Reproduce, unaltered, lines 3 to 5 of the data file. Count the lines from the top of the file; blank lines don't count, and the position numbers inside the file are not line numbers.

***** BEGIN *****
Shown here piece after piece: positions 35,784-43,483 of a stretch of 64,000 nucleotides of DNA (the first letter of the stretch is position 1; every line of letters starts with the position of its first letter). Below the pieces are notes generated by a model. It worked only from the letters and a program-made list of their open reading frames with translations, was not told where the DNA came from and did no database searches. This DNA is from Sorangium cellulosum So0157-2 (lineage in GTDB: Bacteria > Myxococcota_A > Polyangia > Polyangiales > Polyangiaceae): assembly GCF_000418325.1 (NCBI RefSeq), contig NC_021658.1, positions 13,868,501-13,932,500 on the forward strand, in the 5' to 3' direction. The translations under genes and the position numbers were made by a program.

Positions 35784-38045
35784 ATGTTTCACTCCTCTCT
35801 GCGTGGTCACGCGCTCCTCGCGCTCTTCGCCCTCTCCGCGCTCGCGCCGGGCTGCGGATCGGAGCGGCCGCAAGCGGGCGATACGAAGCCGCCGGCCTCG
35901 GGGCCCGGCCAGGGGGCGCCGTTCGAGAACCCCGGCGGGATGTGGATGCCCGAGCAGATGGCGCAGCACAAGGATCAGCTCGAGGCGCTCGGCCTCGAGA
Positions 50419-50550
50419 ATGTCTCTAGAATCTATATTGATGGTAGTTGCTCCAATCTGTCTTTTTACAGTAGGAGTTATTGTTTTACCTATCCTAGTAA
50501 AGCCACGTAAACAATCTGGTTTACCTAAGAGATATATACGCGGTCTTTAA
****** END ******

35784 ATGTTTCACTCCTCTCT
35801 GCGTGGTCACGCGCTCCTCGCGCTCTTCGCCCTCTCCGCGCTCGCGCCGGGCTGCGGATCGGAGCGGCCGCAAGCGGGCGATACGAAGCCGCCGGCCTCG
35901 GGGCCCGGCCAGGGGGCGCCGTTCGAGAACCCCGGCGGGATGTGGATGCCCGAGCAGATGGCGCAGCACAAGGATCAGCTCGAGGCGCTCGGCCTCGAGA